But the 2000s marked a moment of fatigue. After the successes of movies like “The Wedding Planner” and “Sweet Home Alabama," romantic comedies helmed even by leading actors and actresses began to flop due to an oversaturation of the genre by studios seeking blockbusters. More traditional romantic comedy ideas moved to television, with shows like "New Girl," "The Mindy Project" and "Jane the Virgin" indulging in romantic storylines by using them as vehicles for the female protagonist’s growth and to deconstruct the ease of romance with a serialized format. 

Movie actresses that were iconic for their romantic comedy work began to move to roles that were more traditionally empowering, and romantic comedies became Judd Apatow’s “brom-coms,” exploring male vulnerability while making fart jokes. And while the traditional romantic comedy blockbuster seemed to die for the time being, pop culture began to embrace and promote the idea that love stories onscreen did not have to be centered on white females seeking salvation in a white, heterosexual relationship. 

Men, too, seek love and feel vulnerable in doing so. People of color, too, seek love, but must deal with the cross-cultural conflicts that tend to arise. 

Inclusion of historically excluded identities in the search for love has become the central theme in the current revival of romantic comedies. "Crazy Rich Asians," a classic romantic comedy with a fully Asian ensemble, became the highest-grossing romantic comedy in the past decade. Movies like "The Big Sick," "Love, Simon" and "To All the Boys I’ve Loved Before" reign with the help of diverse directors, writers and ensembles.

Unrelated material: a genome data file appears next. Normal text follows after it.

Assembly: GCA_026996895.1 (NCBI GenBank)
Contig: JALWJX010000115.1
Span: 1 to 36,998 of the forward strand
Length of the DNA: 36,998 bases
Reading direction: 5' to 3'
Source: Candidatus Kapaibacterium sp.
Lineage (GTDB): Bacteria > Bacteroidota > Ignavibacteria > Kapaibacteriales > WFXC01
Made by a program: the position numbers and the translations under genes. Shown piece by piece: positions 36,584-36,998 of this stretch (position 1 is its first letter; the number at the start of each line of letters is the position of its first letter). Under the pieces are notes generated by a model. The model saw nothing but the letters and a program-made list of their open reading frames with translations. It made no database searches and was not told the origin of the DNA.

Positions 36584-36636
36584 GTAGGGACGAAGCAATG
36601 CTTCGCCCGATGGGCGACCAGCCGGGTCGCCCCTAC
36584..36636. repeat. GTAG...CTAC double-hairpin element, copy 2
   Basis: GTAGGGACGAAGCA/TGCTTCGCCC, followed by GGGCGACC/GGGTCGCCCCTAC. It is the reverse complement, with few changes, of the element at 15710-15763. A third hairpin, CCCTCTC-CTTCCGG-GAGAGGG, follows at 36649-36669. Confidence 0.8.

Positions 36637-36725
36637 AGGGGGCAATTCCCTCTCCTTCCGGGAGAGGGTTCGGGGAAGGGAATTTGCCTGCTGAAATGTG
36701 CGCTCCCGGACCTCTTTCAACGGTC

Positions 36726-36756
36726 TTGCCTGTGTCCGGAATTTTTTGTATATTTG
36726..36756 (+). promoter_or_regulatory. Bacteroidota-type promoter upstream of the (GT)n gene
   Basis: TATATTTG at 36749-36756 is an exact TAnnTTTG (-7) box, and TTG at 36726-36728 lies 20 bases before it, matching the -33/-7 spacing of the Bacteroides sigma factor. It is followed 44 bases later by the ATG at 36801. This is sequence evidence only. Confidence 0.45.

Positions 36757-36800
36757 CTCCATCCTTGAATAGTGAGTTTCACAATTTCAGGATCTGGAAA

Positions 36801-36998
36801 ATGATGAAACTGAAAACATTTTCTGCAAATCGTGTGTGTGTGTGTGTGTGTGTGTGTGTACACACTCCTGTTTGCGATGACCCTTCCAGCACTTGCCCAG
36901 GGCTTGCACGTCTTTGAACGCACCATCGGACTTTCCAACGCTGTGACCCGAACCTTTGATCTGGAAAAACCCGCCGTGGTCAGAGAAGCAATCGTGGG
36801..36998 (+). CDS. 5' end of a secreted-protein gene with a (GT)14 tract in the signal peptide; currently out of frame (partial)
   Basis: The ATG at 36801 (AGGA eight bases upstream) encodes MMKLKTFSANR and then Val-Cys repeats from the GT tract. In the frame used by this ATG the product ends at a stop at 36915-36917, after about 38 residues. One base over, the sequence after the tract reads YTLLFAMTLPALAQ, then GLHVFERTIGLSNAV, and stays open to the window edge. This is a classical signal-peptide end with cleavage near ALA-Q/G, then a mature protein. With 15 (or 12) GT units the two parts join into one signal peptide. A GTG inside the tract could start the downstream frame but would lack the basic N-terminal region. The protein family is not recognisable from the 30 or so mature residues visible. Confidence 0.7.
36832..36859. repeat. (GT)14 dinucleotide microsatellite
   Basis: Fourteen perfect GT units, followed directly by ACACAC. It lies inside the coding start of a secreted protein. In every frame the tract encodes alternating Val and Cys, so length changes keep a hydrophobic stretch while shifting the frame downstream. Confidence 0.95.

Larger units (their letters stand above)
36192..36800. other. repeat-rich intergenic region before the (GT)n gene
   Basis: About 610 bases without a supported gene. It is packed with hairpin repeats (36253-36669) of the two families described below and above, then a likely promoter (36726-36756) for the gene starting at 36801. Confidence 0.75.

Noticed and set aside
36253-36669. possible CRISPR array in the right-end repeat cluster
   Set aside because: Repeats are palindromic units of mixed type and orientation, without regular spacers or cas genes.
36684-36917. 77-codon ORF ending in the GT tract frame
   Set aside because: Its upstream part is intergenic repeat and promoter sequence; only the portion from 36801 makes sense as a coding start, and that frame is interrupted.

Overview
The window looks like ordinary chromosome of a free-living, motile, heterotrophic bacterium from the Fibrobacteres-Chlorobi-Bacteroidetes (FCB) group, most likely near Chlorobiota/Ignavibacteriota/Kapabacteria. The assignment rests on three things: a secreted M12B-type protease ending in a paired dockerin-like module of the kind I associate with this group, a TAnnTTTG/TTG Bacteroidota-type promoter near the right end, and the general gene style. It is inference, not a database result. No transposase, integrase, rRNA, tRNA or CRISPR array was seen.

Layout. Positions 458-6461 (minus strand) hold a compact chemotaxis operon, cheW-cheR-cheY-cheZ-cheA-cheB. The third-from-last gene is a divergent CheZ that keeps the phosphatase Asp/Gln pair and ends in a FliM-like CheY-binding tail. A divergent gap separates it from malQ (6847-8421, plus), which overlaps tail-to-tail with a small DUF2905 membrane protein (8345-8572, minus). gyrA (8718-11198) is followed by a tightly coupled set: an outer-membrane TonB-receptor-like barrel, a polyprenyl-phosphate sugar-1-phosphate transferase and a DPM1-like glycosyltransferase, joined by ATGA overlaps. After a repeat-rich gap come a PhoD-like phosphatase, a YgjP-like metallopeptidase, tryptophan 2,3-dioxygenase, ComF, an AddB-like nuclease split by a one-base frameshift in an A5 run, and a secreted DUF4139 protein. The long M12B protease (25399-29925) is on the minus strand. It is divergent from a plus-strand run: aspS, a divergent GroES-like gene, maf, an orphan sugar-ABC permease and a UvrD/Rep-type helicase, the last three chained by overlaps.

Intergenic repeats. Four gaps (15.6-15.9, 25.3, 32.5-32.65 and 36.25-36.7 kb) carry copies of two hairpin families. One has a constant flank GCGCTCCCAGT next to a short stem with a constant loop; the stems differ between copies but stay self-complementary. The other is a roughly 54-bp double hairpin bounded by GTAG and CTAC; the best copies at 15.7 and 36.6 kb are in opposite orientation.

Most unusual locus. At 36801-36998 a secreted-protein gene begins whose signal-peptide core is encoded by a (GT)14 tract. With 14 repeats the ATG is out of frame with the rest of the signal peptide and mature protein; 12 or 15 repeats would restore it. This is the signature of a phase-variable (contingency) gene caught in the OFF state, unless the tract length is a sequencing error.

Romantic comedy has been invented and reinvented over the course of film, and its most current iteration tells us that audiences are desperate for stories that may follow the same loose, unrealistic formulas but simply look far more realistic than they ever have. 

As our current romantic comedy renaissance begins to take shape by updating and revitalizing a genre to an increasingly mindful audience, we must handle these movies with the power they have as artistic records for our shifting interpretations of love, relationships and intimacy throughout time. Let us usher in an era of romantic comedies in which creators make serious considerations about diversity and inclusion in a genre that is a reflection of the most human thing of all: love. 

Over the course of 90 minutes, we watch a beautiful, ordinary, diverse leading couple fall in love and fall apart, and our hearts sing when they kiss and hurt when they part, even though we are perfectly aware that no one looks that good hungover. And is that not the whole point? 

Anjali Shah is a Rutgers Business School sophomore, contemplating  her primary major but minoring in political science and philosophy. Her column, “The Progressive’s Hot Take,” runs on alternate Fridays.

__________________________________________________________________________________

YOUR VOICE | The Daily Targum welcomes  submissions    from all readers. Due to space limitations in our print  newspaper,    letters to the editor must not exceed 500 words. Guest  columns and    commentaries must be between 700 and 850 words. All authors  must    include their name, phone number, class year and college  affiliation   or  department to be considered for publication. Please  submit via   email  to oped@dailytargum.com by 4 p.m. to be considered for  the   following  day’s publication. Columns, cartoons and letters do not    necessarily  reflect the views of the Targum Publishing Company or its    staff.


Anjali Shah

Comments powered by Disqus

Please note All comments are eligible for publication in The Daily Targum.